By Rev. Rick Tettau
In Christ there is no east or west, in him no south or north; but one great fellowship of love throughout the whole wide earth.—William A. Dunkerly
The Berlin Wall was erected on August 13, 1961. The wall divided streets, families, friends, and whole communities. The wall cut through the heart of Berlin, dividing the city, and on a much grander scale symbolized the division of Germany and all of Europe during the time of World War II.
Our tour guide on the bus told us a story about how a community that was divided by the wall worked out an agreement to swap church buildings in an effort to maintain their congregations who were living on opposite sides of the wall. It was a solemn experience for me to attend worship at the Chapel of Reconciliation at the memorial of the Berlin Wall, where they hold service every Tuesday through Friday at noon to remember those who were killed trying to get over the wall. It broke my heart to the read the names of peaceful men and women whose lives were cut short at the Berlin Wall. To the delight and praise of the world, the Berlin Wall was opened on the night of November 9, 1989. On this day thousands of people streamed like water through the boundary and the work of healing in Germany began.
Johannesstift in Berlin, Germany. The Evangelishes Johannesstift is a diaconal training and ministry center that serves older adults, families with children, and people with disabilities. Evangelishes Johannesstift has served the Berlin community for over 150 years. Their purpose is based on 1 John 3:18: “Let us not love with word, neither in tongue; but in deed and truth.” Nearly 350 deacons and diaconal workers representing 37 different countries gathered for the assembly, which meets every four years.
Throughout the week we were engaged in a variety of activities. Each day opened and closed with worship. There were multiple presentations during the mornings and afternoons. Presentation included “Life is Flowering for Us All,” “God at the Margins,” “Healing and Salvation in the Work of Hildegard van Bingen,” and “Healing and Community.” Each participant was assigned to a small group of about 10 people to discuss the presentations and share experiences. The small groups were intentionally mixed by region so one received a global perspective of diakonia. World and regional meetings uplifted the ministries in which participants were engaged back home. There was a German cultural night and plenty of opportunities for sightseeing.
This was my third Diakonia World Assembly. The 2001 World Diakonia Assembly was a critical part of my spiritual formation as a deacon and it helped me prepare for my ordination interview with the Board of Ordained Ministry. Since then, I continue to make the World Assembly a part of my continuing education as a deacon. There is much to learn by attending and many great people to meet and get to know. Needless to say, it is refreshing to be around people who share a common call and vocation. You will not need to explain to anybody the purpose of diakonia or the function of a deacon, diaconal minister, or deaconess. You are among friends who understand!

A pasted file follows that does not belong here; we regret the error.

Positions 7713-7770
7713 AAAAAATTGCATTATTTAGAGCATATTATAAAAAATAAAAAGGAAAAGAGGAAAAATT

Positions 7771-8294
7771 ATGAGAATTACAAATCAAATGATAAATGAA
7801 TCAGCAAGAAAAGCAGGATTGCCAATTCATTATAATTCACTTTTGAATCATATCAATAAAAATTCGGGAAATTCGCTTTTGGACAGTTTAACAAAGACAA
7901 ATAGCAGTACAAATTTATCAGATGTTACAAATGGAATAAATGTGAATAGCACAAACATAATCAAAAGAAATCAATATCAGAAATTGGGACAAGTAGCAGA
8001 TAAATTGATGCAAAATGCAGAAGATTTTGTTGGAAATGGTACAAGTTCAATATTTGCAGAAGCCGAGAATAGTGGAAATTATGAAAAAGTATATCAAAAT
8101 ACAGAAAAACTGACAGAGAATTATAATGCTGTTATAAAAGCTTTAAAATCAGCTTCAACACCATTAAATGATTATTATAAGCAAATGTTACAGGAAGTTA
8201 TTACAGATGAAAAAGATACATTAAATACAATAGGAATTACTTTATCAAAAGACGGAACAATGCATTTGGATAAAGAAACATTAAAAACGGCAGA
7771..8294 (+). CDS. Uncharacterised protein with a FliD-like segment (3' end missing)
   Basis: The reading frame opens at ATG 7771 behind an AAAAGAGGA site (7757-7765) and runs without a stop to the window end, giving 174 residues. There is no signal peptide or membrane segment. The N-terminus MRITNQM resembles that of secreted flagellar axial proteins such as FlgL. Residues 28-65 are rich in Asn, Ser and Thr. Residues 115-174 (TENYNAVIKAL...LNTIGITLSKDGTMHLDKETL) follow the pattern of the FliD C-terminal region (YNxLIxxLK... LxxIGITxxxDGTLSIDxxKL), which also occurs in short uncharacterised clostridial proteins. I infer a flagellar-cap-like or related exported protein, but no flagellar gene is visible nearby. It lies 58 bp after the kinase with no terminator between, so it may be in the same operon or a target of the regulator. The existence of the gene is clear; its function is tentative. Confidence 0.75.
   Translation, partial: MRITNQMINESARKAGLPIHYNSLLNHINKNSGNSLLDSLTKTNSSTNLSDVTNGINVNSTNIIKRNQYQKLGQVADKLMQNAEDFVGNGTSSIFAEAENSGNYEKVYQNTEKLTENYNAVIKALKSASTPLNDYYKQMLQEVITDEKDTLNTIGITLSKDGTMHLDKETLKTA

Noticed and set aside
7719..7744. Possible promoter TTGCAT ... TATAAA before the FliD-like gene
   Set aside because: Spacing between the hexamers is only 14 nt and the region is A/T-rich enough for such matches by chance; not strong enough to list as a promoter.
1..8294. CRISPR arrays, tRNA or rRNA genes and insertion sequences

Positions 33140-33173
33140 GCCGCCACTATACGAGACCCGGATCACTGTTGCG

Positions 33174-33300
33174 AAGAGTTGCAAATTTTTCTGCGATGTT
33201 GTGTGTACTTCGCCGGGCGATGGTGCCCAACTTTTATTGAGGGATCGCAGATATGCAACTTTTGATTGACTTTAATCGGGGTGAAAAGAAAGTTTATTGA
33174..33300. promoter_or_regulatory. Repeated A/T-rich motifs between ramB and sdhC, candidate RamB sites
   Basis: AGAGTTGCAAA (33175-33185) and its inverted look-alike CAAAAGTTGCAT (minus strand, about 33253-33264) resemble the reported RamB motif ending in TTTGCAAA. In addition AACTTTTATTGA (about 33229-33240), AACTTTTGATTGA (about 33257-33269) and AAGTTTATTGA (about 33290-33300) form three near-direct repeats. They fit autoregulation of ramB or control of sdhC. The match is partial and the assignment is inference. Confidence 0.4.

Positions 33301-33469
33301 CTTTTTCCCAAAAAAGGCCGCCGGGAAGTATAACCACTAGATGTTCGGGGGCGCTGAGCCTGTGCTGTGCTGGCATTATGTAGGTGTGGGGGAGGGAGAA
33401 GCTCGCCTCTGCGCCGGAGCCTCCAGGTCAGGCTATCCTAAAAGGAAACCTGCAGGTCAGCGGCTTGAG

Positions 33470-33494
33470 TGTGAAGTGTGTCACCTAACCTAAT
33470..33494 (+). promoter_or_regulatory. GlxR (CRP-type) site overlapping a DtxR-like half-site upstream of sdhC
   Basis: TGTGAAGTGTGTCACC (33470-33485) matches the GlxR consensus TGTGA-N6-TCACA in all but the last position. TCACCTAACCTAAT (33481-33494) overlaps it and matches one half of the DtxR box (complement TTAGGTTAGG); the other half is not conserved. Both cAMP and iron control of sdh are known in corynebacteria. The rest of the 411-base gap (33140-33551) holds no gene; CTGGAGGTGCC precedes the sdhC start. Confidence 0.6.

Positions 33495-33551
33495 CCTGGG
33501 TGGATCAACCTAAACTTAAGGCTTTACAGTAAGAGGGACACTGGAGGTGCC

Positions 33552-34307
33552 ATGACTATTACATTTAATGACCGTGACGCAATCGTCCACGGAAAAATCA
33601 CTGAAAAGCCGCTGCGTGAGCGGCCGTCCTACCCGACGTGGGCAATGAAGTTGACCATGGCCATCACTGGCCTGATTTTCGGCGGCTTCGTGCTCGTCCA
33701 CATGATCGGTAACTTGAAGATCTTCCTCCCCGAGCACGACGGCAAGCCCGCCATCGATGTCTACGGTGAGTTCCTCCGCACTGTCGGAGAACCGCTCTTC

Overall, I plan to keep the World Diakonia community in my thoughts and prayers until we are able to meet in person again. In the meantime, having a computer that translates different languages will help me stay connected to my colleagues and friends from around the world. I leave you with the prayer below. Use this to guide your prayers as you offer healing and wholeness to the world.
Prayer from the Chapel of Reconciliation at the Berlin Wall Memorial:
“Let us praise the Lord, who lifts up the low and tears down the mighty from his throne. He alone knows how to judge rightfully. To him let us pray, “Lord have mercy on us!”
“For all those, murdered at the Wall and its line of death, in the prisons and camps, we pray, “Lord, have mercy on us!”
“For the dead, who died of sorrow because of their destroyed families; for all, who lost their home and homeland at the boundary, we pray, “Lord, have mercy on us!”
“For all who have public responsibilities for justice, freedom, and virtue of every person, we pray, “Lord, have mercy on us!”
“For all, who influence public opinion as testimonies of truth; for all, who educate the coming generations, we pray, “Lord, have mercy on us!”
“For all, who are not able to take advantage of freedom, we pray, “Lord, have mercy on us!”
“Lord, our Father, let us take up the task of reconciliation, which you ordered us to fulfill by being free in Jesus Christ our Master. Amen.”
The next Diakonia World Assembly is scheduled to meet July 3-10, 2017.
Rev. Rick Tettau serves Faith Community United Methodist Church in Xenia, Ohio. This is the first in a series of reflections by deacons and diaconal ministers who attended the gathering with the assistance of a United Methodist General Board of Higher Education and Ministry grant.